A roof valley is a spot where two roof surfaces meet. Even though they are put at somewhat varying angles, the shingles on each roof plane must connect seamlessly to the valley. Roofers and manufacturers have developed several methods for joining the two planes of a roof in the valley.
There is no easier or more difficult component of a roof than the valley. Since the valley collects runoff from both roof levels, it is the primary water collector. Accordingly, the roof valley is the second most probable place for a leak to occur since it receives the highest foot traffic.
Manufacturers’ limited warranties may only apply if you have a specific style of a roof valley. If you want your roof to last as long as possible and stay within the terms of your guarantee, the technique you choose to install the valleys is crucial.
Woven roof valleys, closed roof valleys, and open roof valleys are the three most common forms of roof valleys. The California valley is a specific kind of open metal valley. There are advantages and disadvantages to each kind. We’ll compare and contrast open valley vs closed valley roofs.
What Is a Closed Valley Roof?
To prepare a roof for a shingle roof assembly, a roofing contractor will first put down underlayment over the whole surface. A self-adhering ice and water shield, or another form of underlayment with a thicker gauge than the underlayment that covers the rest of the roof system, may be included in the underlayment. As the valley lining, this self-adhering underlayment does its job well.
Roofing contractors that want to achieve a closed valley will lay asphalt shingles on the roof deck and then extend them to the point where two slopes meet; this will completely cover the valley. In the end, the asphalt shingles will completely cover the self-adhering underlayment, including in the valley.
Asphalt shingles are used for two purposes: first, as a liner for the valley, and second, as a waterproof wear surface.
What Is an Open Valley Roof?
An open valley has more than one layer of lining, making it more complex than a closed valley. Metal valley linings are typically placed after the self-adhering underlayment has been laid over the valley. Valley flashing can be made from any metal that holds up well against the elements, acid rain, and other pollutants. Metallic alloys such as galvanized steel, aluminum, and copper are all viable options.
Asphalt shingles are laid down over the roof deck and then extended into the valley. However, the shingles aren’t laid all the way across the valley, leaving the metal valley’s center uncovered. Furthermore, make sure that the shingles are not nailed through the valley metal.
Then, a line is drawn with chalk from the crest of the valley to its base. After the shingles are removed, the valley’s surface is “opened” to water runoff and the natural environment. When two parallel roof lines meet, an open valley reveals a horizontal band of metal.
When to Choose a Closed Valley over an Open Valley
Contractors and homeowners might select between an open valley and a closed valley for a variety of reasons:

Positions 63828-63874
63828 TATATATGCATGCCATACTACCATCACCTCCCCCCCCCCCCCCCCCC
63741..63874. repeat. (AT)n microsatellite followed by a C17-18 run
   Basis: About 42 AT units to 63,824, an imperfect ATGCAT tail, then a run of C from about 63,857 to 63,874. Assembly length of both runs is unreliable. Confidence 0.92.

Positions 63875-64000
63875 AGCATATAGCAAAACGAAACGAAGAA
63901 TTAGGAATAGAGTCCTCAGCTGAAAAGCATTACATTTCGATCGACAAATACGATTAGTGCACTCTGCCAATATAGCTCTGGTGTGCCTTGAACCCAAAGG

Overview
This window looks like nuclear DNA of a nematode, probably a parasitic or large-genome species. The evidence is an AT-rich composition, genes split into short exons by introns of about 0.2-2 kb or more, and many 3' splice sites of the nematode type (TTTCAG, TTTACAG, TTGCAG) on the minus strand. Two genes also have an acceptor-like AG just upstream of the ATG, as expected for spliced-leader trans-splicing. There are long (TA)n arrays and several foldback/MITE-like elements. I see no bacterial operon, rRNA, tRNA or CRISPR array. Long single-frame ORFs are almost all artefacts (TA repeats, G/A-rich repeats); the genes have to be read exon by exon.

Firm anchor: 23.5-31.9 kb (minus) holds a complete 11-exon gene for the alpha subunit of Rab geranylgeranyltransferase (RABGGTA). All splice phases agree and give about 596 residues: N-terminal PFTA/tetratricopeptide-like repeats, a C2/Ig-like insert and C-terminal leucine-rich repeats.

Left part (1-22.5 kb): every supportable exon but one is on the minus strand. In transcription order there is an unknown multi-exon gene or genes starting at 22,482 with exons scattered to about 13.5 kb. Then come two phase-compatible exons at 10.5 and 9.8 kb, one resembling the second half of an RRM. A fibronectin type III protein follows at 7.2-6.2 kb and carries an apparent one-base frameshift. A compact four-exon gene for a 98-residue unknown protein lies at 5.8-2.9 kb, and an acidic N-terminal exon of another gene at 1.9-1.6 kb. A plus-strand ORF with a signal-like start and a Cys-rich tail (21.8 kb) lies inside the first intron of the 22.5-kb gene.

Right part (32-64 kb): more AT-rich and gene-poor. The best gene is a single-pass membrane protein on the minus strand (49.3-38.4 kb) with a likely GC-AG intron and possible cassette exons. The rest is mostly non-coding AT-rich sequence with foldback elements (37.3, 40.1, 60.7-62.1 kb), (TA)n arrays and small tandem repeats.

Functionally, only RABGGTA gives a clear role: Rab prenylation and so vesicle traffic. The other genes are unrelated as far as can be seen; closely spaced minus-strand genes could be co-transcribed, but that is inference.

- Contractors, designers, and owners may prefer one style of the valley due to aesthetic considerations. Remember that a closed valley hides the valley line and makes the roof planes look like they belong together. Open valleys, on the other hand, reveal the metal and can be more visually appealing, especially when lined with copper.
- By not installing metal in the valleys, contractors might potentially save money on roofing projects. If the roof system being constructed has several valleys, this will help keep the total cost of installation down.
- The functionality of closed valleys vs. open valleys is a matter of debate among installers and designers. If closed valleys are not built correctly, they might direct water under the shingles that sit atop the base shingles. However, if open valleys are not correctly trimmed, water might pool along the top of the tiles that have been removed from the valley, leading to leaks in the roof.
When it comes time to replace the roofing system on your house or business, you should consider both choices seriously. If you plan on replacing your roof yourself, consider all of these considerations before starting work.
If a professional roofing company has replaced your roof, ask them about the valley detail beforehand. Taking care of the valley detail before construction begins will give you time to think about your options and ensure that you end up with a roof that looks and performs the way you envisioned.
How Does an Open Valley Installation Differ from a Closed One?
Regarding roofing valleys, the two most frequent installation methods are open valleys and closed valleys. The “seam” between two neighboring roof pitches where they meet at an inside corner is called a “roof valley.”
Due to the irregular shape of most houses and building footprints, most steep-slope (non-flat) commercial roofs will also include valleys. Dormer roof valleys also appear at the junction of primary and secondary roof slopes.
Due to the increased water flow at the junction of two slopes and the fact that leaks are frequently found at the seam between two slopes, valleys are an essential component of steep-slope roof systems.
Installing an open valley is preferable since it lasts longer, sheds water more efficiently, and consistently prevents leaks better than any other type of valley. Still widely used, closed valley systems are only permitted as part of a roof if erected following local codes.
Unless you have leaks or granule loss on the shingles in the valley, there is typically no need to move from a closed-valley system if your home already has one. Although closed valley applications had their heyday in the past, they are still employed today, even in new construction and full roof replacements, particularly in situations where the price is the primary concern.
What Are the Distinctive Characteristics of Closed Valley and Open Valley Roofs?